Is there a point to this? Of course. The next time you read on a message board that some stranger in Monkey's Eyebrow, Arizona has a defective Xbox 360 and yours made a funny noise last night, don't overreact. It's probably nothing. Also, whatever you do, don't send a letter to a major game site/magazine telling them you heard the solution on the internet, especially if it reads something like this:

1. Pull the system out of the box vertically. If you took it out horizontally, it's already ruined. It was in the manual, stupid.

2. Stick it in the freezer for five minutes.

3. Take it out and plug it in.

4. If it makes a noise like it's not working right, put it back in the freezer.

5. If it sounds ok, make a Master Chief or Halo mobile and hang it above the system.

6. Take the AC adapter and hang it from the mobile using only clear packaging tape. Any other kind will cause the system to launch a nuke somewhere in Russia.

7. Turn the system on.

8. Immediately eject the CD drive. If you see the system menu, you're too late.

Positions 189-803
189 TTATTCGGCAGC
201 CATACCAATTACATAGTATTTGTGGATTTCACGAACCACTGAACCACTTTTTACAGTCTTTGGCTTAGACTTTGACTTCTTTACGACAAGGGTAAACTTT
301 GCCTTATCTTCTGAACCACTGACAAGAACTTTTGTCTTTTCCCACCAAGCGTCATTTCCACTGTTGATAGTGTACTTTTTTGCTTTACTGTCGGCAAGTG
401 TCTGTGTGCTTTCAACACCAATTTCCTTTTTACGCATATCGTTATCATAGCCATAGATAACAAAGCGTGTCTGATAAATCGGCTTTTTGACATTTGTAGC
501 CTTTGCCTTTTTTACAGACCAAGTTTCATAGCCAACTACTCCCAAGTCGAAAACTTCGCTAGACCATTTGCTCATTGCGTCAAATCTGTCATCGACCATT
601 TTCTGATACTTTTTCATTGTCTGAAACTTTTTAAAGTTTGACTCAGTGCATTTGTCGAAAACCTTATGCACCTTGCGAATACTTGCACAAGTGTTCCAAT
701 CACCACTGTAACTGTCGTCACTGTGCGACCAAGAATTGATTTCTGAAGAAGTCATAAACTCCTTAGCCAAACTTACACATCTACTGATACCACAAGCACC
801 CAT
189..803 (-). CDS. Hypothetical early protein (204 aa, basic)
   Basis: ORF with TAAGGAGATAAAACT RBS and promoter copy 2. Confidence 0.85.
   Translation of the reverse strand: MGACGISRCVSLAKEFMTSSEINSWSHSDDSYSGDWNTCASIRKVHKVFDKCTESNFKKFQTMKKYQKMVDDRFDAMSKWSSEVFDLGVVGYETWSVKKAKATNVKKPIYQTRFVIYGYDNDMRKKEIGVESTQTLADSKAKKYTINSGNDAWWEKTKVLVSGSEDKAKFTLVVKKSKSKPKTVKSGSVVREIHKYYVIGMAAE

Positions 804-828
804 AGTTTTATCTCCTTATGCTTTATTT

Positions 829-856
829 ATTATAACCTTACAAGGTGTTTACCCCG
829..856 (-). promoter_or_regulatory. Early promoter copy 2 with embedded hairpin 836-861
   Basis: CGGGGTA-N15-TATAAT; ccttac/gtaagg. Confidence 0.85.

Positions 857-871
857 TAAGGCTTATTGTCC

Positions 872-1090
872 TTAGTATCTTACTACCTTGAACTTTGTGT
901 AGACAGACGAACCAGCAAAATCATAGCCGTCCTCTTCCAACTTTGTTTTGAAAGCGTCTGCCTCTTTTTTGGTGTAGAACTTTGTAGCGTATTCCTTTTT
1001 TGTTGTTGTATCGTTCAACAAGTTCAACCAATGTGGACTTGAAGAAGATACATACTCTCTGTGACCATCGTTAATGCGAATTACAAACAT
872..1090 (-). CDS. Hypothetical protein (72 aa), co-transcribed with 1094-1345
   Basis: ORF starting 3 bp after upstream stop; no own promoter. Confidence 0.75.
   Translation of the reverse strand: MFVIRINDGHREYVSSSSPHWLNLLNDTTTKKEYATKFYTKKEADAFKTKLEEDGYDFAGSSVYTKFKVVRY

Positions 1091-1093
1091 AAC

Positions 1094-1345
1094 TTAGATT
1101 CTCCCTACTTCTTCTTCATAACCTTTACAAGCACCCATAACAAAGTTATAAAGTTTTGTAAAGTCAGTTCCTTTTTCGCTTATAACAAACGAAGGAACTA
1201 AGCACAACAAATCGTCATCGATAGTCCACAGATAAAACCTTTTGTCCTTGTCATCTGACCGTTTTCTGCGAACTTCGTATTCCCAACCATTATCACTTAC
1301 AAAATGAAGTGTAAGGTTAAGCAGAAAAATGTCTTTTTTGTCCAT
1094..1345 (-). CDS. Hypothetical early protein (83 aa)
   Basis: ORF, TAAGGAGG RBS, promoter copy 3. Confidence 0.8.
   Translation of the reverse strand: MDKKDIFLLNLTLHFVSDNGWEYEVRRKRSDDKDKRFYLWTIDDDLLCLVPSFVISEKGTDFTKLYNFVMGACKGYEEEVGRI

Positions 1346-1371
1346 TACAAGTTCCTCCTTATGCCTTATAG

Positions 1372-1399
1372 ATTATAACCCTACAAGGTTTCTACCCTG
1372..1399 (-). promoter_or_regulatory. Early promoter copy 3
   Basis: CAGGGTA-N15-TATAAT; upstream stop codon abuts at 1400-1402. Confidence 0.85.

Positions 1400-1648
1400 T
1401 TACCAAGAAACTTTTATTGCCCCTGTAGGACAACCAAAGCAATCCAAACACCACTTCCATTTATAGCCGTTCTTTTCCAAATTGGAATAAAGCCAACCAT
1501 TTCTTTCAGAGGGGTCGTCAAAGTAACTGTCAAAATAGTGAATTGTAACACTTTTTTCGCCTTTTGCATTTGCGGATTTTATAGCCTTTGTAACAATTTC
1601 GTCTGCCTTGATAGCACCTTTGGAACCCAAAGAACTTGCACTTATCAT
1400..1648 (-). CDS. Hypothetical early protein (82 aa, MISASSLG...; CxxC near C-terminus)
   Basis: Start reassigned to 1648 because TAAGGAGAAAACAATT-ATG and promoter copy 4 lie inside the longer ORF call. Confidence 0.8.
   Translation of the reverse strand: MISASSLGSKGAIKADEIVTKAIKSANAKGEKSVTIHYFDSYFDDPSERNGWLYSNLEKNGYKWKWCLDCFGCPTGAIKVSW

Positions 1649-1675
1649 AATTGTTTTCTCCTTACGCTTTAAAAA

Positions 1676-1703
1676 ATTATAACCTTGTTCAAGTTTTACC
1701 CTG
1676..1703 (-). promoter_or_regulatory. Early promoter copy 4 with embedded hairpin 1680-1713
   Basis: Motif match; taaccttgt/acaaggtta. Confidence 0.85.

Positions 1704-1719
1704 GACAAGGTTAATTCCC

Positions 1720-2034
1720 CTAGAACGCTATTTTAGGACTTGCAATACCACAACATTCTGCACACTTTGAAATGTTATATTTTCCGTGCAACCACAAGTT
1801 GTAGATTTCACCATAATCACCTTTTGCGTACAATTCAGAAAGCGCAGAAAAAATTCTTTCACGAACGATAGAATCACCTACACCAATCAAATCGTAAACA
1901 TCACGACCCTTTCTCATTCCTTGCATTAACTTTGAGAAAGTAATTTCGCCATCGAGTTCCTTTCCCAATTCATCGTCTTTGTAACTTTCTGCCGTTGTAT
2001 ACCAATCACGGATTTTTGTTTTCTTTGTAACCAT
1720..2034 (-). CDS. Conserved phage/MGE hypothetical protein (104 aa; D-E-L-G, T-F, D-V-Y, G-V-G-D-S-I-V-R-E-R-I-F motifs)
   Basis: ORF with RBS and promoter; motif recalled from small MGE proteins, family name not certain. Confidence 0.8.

9. Put the game disc in, and make sure you're touching the bottom of the disc as you do so.

10. Let the disc slide off your hand onto the tray. While the disc is being inserted into the console, rapidly shake the entire system to ensure the disc sits in the cradle properly.

11. If the game does not load or the opening logos skip, you have a defective system that must immediately be sent back to the company for replacement.

Comments (3)

That's the key point here. If it a hardware flaw, if it is a problem with discs being pressed (or whatever other rumor people claim to know the cause of), why doesn't it happen to everyone, or at least a large portion of early adopters?